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Tips to Help You Ace Your Next Job Interview

1 month ago - Mark Ashton

Tips to Help You Ace Your Next Job Interview

Regardless of all the new technologies and automation that’s creeping into the recruitment process.  Interviews are always going to part and parcel, and in most cases, will always be the deciding factor when it comes to whether or not you get hired.

Whether you are attending your first major interview in a while or perhaps you just want to brush up on your skills, even the most qualified of candidates need to prepare for job interviews.  The old saying goes ‘you don’t get a second chance to make a first impression’ is still as prominent today as it was when it was carved out.

The process of interviewing is no longer seen as a straight exchange of questions and answers.  It’s more alike to a match-making process.   You need to understand what the company are looking for in both the short and the long-term.  And vice-versa. It’s about being comfortable with the environment, and those who you will be working alongside as well BEFORE you commit to the position.

 

You wouldn’t have got through the rigorous selection process and be sat in front of the hiring manager if you didn’t fit the bill in terms of your skillset and experience, so the interview process is your chance to bring your CV to life and showcase yourself as the perfect package.

 

Here are some key traits of candidates that know exactly how to nail a job interview.

 

1.    Do your Research

However far up the chain your position, and whatever your credentials and experience, you need to do your homework when it comes to the company and the hiring manager.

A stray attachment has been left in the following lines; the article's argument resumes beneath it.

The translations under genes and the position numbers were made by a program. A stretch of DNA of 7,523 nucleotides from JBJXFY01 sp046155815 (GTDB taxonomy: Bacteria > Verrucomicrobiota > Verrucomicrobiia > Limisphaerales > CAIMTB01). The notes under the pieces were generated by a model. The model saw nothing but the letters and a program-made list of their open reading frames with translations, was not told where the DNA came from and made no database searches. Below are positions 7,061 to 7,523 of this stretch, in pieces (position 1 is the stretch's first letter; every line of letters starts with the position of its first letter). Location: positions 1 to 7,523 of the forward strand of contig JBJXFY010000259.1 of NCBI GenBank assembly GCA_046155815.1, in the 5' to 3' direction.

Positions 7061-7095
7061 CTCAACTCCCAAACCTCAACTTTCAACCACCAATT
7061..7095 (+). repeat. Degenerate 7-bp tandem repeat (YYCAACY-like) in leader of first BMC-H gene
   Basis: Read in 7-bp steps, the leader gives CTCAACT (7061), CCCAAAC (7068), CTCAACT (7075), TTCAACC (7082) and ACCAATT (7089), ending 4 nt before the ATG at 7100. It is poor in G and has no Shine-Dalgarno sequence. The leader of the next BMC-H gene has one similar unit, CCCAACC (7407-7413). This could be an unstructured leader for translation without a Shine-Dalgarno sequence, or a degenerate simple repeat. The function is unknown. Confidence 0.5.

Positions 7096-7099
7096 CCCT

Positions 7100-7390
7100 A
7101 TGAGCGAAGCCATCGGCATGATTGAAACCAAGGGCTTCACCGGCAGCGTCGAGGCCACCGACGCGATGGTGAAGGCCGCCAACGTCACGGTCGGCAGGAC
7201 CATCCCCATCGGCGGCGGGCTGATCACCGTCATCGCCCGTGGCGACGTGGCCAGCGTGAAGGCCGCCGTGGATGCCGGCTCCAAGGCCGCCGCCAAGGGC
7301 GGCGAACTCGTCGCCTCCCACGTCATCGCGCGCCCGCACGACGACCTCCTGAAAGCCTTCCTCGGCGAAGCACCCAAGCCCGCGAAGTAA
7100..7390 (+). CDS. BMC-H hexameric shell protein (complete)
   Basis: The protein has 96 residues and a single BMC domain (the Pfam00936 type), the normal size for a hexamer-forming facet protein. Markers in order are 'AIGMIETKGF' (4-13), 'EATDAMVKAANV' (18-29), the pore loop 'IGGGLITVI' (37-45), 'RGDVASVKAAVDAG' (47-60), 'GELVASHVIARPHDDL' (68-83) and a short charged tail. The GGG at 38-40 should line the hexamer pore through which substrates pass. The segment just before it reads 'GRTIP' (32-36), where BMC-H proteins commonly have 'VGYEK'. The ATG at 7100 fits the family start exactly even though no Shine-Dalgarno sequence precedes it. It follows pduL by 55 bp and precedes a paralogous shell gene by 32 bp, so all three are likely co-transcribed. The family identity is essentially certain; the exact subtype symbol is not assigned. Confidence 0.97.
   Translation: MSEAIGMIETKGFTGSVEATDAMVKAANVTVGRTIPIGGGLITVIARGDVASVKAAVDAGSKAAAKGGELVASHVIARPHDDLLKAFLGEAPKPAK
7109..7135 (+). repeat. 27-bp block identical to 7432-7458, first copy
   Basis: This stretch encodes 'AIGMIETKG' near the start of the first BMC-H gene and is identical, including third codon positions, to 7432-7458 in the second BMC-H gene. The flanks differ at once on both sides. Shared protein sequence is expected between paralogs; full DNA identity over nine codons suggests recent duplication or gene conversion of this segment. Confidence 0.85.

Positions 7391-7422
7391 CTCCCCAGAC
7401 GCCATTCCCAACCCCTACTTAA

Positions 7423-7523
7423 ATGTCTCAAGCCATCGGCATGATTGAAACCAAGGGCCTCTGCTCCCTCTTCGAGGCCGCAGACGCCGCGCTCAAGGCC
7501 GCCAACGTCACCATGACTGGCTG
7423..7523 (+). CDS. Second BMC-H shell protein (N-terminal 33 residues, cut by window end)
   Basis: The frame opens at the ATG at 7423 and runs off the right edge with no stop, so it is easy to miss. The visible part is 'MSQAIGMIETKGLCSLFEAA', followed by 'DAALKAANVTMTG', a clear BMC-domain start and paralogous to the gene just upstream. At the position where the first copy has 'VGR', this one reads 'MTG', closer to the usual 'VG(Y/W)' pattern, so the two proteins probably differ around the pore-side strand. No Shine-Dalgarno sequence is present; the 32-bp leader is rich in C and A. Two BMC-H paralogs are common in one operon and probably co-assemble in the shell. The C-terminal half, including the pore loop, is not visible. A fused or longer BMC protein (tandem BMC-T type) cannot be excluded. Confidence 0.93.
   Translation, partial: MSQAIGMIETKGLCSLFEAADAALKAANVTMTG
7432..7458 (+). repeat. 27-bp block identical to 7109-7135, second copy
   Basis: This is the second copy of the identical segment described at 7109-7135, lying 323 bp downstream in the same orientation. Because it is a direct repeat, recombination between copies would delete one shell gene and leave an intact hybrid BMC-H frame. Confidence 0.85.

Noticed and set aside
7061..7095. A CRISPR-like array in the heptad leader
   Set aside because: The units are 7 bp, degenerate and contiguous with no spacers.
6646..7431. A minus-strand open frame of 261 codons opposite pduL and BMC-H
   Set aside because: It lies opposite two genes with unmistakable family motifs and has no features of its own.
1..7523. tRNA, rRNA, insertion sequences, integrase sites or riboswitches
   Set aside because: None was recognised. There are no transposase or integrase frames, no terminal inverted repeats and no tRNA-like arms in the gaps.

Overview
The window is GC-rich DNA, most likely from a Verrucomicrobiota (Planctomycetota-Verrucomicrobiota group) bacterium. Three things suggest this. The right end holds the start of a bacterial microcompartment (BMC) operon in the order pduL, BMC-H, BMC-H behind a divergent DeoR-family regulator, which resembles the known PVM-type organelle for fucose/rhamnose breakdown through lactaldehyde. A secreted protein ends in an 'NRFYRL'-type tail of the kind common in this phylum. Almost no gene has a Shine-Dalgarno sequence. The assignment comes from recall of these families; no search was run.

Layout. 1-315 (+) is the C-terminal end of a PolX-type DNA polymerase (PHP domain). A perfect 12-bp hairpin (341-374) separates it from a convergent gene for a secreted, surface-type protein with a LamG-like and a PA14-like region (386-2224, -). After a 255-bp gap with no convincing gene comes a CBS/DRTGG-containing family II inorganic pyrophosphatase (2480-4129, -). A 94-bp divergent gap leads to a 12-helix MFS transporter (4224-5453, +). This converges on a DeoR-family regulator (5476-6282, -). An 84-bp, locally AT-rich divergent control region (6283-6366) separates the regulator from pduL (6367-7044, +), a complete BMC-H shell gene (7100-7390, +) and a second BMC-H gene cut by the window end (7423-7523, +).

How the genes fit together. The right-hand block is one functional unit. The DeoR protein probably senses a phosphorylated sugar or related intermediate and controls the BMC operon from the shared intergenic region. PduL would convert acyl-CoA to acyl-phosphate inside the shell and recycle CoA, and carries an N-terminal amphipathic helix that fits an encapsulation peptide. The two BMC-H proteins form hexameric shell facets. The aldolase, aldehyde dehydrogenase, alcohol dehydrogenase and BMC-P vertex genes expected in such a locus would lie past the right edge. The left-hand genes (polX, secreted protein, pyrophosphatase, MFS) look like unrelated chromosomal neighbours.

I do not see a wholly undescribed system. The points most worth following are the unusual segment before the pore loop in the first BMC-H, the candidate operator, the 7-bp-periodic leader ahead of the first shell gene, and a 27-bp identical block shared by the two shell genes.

Not only is it crucial to understand the position and what it entails, but you also need to go beyond that.  The first port of call in the company website and social media pages.  This will give you the basic information about the products and services offered.  It will also tell you if they are recruiting in other areas of the business too.

From the social media pages, you can see what type of engagement they have with their customers and if they have been actively promoting any specific products or services through incentives or other forms of rewards. LinkedIn is a great tool to utilise in advance of your interview, do you have any common connections with the interviewer?  Do you know anyone who works at the company already? Perhaps someone you know is connected to somebody within that business. I always feel reassured when I get a notification from LinkedIn that tells me somebody I am going to meet has taken an interest and looked at my profile.  It gives the impression that the individual cares about the opportunity enough to spend some time researching.

It is number one on my list for a reason.  It gives the interview advanced notification that you are doing your research, it also gives you key points to talk about when you are in the interview and helps you quickly get to grips with what the business is up to currently.

2.    Relax and Be Yourself